Dar es Salaam. President John Magufuli and his Zambian counterpart Edgar Lungu yesterday launched the Tanzania and Zambia one stop centre at the Tunduma–Nakonde border post.
The two were positive the move would ease and boost trade between the two countries and beyond as it would cut red tape.
“The one stop centre would facilitate trade as goods will be inspected once given that all authorities will be operating under one roof,” noted President Magufuli.
He said Zambia’s investment to Tanzania jumped from Sh89.2 billion over the last nine years to Sh265.6 billion last year.
He further added that eight companies were set up in Tanzania by investors from Zambia in the last three years.
At the event, Dr Magufuli said, some 312 people were employed by Zambian companies.
He further pointed out that in the past two years, 38 per cent of all cargo attended to by the Tanzania Ports Authority (TPA) was carried to Zambia.
“This one stop centre will fuel trade between the two countries,” he said, cautioning: “the efficiency of this border post rests on the shoulders of its officials.”
President Lungu, for his part, said the one stop centre would cut down the cross border clearance time to 24 hours from the previous four days.
The centre will bring on board institutions from the two countries to work as one team, something that makes them exchange their experiences, which will improve their day-to-day operations.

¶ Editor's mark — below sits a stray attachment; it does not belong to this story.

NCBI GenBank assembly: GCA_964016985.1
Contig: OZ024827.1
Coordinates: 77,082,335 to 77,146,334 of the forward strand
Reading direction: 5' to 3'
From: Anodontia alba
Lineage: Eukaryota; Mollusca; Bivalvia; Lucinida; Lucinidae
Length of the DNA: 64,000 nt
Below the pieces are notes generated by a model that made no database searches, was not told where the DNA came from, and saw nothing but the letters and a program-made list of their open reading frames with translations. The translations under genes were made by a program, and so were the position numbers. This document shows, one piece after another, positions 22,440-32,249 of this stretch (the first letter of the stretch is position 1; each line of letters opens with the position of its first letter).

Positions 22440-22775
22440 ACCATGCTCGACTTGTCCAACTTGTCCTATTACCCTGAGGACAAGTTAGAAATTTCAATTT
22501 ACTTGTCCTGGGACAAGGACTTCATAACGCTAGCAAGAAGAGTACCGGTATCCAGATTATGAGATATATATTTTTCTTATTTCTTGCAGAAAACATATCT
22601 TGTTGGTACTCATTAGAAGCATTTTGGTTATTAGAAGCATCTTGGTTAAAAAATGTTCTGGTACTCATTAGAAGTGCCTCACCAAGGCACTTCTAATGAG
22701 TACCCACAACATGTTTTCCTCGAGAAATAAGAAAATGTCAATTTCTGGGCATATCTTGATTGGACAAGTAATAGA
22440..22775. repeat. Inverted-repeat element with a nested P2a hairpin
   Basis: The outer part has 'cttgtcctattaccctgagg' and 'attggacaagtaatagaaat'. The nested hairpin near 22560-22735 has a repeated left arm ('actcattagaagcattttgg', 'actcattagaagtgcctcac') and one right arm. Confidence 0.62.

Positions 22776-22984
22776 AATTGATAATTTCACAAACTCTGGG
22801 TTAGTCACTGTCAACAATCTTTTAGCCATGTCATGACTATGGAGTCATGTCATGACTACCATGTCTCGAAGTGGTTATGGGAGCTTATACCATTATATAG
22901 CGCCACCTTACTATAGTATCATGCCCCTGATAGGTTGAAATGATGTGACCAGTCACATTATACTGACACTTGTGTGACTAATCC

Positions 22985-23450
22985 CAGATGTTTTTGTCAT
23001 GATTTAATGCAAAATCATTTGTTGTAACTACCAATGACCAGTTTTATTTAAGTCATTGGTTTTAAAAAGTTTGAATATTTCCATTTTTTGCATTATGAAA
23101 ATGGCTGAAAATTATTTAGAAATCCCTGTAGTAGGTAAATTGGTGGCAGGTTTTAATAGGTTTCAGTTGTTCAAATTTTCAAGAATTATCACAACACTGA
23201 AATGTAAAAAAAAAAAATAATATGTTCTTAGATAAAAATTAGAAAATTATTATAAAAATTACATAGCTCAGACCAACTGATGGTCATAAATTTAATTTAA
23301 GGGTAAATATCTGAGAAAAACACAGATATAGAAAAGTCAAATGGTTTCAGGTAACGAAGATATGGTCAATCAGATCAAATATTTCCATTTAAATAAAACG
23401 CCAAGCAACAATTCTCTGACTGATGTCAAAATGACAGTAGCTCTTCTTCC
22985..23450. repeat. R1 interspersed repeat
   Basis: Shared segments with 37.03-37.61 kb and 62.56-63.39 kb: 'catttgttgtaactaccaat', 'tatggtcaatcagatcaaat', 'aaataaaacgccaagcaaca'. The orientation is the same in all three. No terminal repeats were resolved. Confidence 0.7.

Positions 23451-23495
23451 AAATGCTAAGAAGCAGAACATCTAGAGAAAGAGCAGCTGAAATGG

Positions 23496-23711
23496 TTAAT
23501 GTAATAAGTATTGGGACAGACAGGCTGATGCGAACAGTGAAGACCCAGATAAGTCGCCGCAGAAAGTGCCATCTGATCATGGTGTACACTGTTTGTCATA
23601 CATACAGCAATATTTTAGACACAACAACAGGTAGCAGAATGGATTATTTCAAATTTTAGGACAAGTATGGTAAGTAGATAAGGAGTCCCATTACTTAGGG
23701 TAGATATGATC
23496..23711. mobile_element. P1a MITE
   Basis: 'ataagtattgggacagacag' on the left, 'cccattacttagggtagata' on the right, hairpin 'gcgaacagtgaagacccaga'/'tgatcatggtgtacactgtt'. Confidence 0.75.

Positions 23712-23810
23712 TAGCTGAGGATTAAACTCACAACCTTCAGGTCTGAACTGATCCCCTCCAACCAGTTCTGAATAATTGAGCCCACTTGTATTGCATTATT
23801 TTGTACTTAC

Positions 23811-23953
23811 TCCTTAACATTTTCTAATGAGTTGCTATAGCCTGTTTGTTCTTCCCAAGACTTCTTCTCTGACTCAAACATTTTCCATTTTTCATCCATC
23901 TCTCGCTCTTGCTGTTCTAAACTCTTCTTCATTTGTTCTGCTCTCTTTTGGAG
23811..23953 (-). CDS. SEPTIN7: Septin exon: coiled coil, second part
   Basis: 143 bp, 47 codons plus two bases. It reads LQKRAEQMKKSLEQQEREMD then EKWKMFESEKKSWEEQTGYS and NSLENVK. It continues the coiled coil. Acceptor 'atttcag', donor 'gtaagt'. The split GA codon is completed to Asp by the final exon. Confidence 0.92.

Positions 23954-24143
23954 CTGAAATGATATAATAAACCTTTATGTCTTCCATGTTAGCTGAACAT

Mr Lungu said the facility would simply the transportation of cargo and people from both countries.
He said that 600 vehicles pass through the Tunduma-Nakonde boarder every day.
“The one stop centre will address all key challenges that have been thwarting trade between the two nations,” noted President Lungu.
As it is, he added, it would encourage people to do the cross-border trade.
He said improvement in business environments in both countries was targeting small scale traders, who are majority.
This, according to him, was important as far as small scale businesses were accounting for the lion’s share of businesses in both countries, is concerned.
President Magufuli said the Zambian Head of State requested to purchase 50 tonnes of cashew nuts from Tanzania.
“He wanted to buy 50 tonnes, but I have decided to give him half of them for free, meaning that his country will have to pay for only 25 tonnes,” noted Dr Magufuli.
He clarified that Tanzanians would, on behalf of their neighbour, foot the bill for the 25 tonnes he offered to Mr Lungu.
President Magufuli directed Tanzanian Agriculture minister Japhet Hasunga to ensure that the cashew nuts in question reach in Zambia within a week.
“I want 25 tonnes to be carried to Zambia before next Saturday. You have to select big seeds that will enhance productivity as they (Zambia) embarks on growing cashew nuts,” he directed Mr Hasunga.
Tazama and Tazara
President Magufuli said all was well with the Tanzania Zambia (Tazama) oil pipeline, but there were many challenges with the Tanzania-Zambia Railway Authority (Tazara).
He said the efforts by the two governments to make Tazara efficient have proved futile so far but that they have not given up.
Dr Magufuli said after their speeches in yesterday’s event, he would sit with his Zambian counterpart to find out who was impeding the performance of Tazara.
“We will have to fire anyone who seems to be an obstacle to the performance of Tazara,” noted President Magufuli.